26. What Happens if There is no Free Frame? • Page replacement – find some page in memory, but not really in use, swap it out • algorithm • performance – want an algorithm which will result in minimum number of page faults • Same page may be brought into memory several times

  27. Page Replacement • Prevent over-allocation of memory by modifying page-fault service routine to include page replacement • Use modify (dirty) bit to reduce overhead of page transfers – only modified pages are written to disk • Page replacement completes separation between logical memory and physical memory – large virtual memory can be provided on a smaller physical memory

  28. Need for Page Replacement

  29. Basic Page Replacement • Find the location of the desired page on disk • Find a free frame: - If there is a free frame, use it - If there is no free frame, use a page replacement algorithm to select a victimframe • Bring the desired page into the (newly) free frame; update the page and frame tables • Restart the process

  30. Page Replacement

  31. Page and Frame Replacement Algorithms Frame-allocation algorithm determines How many frames to give each process Which frames to replace Page-replacement algorithm Want lowest page-fault rate on both first access and re-access Evaluate algorithm by running it on a particular string of memory references (reference string) and computing the number of page faults on that string String is just page numbers, not full addresses Repeated access to the same page does not cause a page fault In all our examples, the reference string is 7,0,1,2,0,3,0,4,2,3,0,3,0,3,2,1,2,0,1,7,0,1

  32. Page Replacement Algorithms • Want lowest page-fault rate • Evaluate algorithm by running it on a particular string of memory references (reference string) and computing the number of page faults on that string • In all our examples, the reference string is 1, 2, 3, 4, 1, 2, 5, 1, 2, 3, 4, 5

  33. Graph of Page Faults Versus the Number of Frames

  34. First-In-First-Out (FIFO) Algorithm • Reference string: 1, 2, 3, 4, 1, 2, 5, 1, 2, 3, 4, 5 • 3 frames (3 pages can be in memory at a time per process) • 4 frames • Belady’s Anomaly: more frames  more page faults 1 1 4 5 2 2 1 3 9 page faults 3 3 2 4 1 1 5 4 2 2 1 10 page faults 5 3 3 2 4 4 3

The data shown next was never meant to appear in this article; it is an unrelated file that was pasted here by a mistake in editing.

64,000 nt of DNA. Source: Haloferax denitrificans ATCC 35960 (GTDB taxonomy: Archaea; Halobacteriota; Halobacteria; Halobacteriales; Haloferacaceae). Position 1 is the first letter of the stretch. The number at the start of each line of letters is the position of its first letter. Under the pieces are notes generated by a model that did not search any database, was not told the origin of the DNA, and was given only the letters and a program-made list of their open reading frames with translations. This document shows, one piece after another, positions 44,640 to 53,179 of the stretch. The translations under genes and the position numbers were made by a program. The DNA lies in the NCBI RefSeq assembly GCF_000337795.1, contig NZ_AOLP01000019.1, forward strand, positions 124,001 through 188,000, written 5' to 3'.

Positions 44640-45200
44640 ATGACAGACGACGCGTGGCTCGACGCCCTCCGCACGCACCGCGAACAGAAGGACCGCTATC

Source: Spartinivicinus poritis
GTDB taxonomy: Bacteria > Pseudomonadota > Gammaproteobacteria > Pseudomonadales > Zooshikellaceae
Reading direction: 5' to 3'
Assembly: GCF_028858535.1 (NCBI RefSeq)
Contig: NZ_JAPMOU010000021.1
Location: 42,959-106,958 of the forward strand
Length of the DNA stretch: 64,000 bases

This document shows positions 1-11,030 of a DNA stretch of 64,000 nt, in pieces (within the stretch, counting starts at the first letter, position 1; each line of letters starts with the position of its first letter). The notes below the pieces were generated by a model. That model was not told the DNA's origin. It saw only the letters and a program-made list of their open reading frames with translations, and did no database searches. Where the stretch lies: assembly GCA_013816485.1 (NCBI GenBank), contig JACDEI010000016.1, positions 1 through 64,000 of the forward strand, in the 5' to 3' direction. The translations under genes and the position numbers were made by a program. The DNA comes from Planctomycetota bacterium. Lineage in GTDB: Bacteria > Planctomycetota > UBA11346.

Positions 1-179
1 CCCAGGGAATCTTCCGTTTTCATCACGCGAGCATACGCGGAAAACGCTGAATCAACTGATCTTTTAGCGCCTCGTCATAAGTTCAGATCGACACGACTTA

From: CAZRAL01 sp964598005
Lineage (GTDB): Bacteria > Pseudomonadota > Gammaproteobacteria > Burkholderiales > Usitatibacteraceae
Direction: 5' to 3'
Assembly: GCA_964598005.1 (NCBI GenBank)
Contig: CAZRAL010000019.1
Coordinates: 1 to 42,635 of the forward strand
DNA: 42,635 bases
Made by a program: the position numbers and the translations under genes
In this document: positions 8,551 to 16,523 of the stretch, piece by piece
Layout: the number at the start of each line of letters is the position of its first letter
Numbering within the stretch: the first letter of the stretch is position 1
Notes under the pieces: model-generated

35. FIFO Page Replacement

  36. FIFO Illustrating Belady’s Anomaly

  37. Optimal Algorithm • Replace page that will not be used for longest period of time • 4 frames example 1, 2, 3, 4, 1, 2, 5, 1, 2, 3, 4, 5 • How do you know this? • Used for measuring how well your algorithm performs 4 1 2 6 page faults 3 4 5

  38. Optimal Page Replacement

  39. Least Recently Used (LRU) Algorithm • Reference string: 1, 2, 3, 4, 1, 2, 5, 1, 2, 3, 4, 5 • Use past knowledge rather than future • Replace page that has not been used in the most amount of time • Associate time of last use with each page • 12 faults – better than FIFO but worse than OPT • Generally good algorithm and frequently used • But how to implement? 1 1 5 1 1 2 2 2 2 2 5 4 4 5 3 3 3 3 4 4

  40. LRU Page Replacement

  41. LRU Algorithm (Cont.) • Counter implementation • Every page entry has a counter; every time page is referenced, copy the clock into the counter • When a page needs to be changed, look at the counters to determine which are to change • Stack implementation – keep a stack of page numbers in a double link form: • Page referenced: • move it to the top • requires 6 pointers to be changed • No search for replacement • LRU and OPT are cases of stack algorithms that don’t have Belady’s Anomaly

  42. Use of a Stack to Record the Most Recent Page References

  43. LRU Approximation Algorithms • LRU needs special hardware and still slow • Reference bit • With each page associate a bit (initially = 0) • set to 1 when page is referenced • Replace the one which is 0 (if one exists) • We do not know the order, however • Second chance • Need reference bit, clock replacement • If page to be replaced (in clock order) has reference bit = 1 then: • set reference bit to 0, leave page in memory • replace next page (in clock order), subject to same rules

  44. Second-Chance (clock) Page-Replacement Algorithm

  45. Counting Algorithms • Keep a counter of the number of references that have been made to each page • LFU Algorithm: replaces page with smallest count • MFU Algorithm: based on the argument that the page with the smallest count was probably just brought in and has yet to be used

  46. Page-Buffering Algorithms Keep a pool of free frames, always Then frame available when needed, not found at fault time Read page into free frame and select victim to evict and add to free pool When convenient, evict victim Possibly, keep list of modified pages When backing store otherwise idle, write pages there and set to non-dirty Possibly, keep free frame contents intact and note what is in them If referenced again before reused, no need to load contents again from disk Generally useful to reduce penalty if wrong victim frame selected

  47. Applications and Page Replacement All of these algorithms have OS guessing about future page access Some applications have better knowledge – i.e. databases Memory intensive applications can cause double buffering OS keeps copy of page in memory as I/O buffer Application keeps page in memory for its own work Operating system can given direct access to the disk, getting out of the way of the applications Raw disk mode Bypasses buffering, locking, etc

  48. Allocation of Frames • Each process needs minimum number of pages • Example: IBM 370 – 6 pages to handle SS MOVE instruction: • instruction is 6 bytes, might span 2 pages • 2 pages to handle from • 2 pages to handle to • Two major allocation schemes • fixed allocation • priority allocation

  49. Fixed Allocation • Equal allocation – For example, if there are 100 frames and 5 processes, give each process 20 frames • Proportional allocation – Allocate according to the size of process

  50. Priority Allocation • Use a proportional allocation scheme using priorities rather than size • If process Pi generates a page fault, • select for replacement one of its frames • select for replacement a frame from a process with lower priority number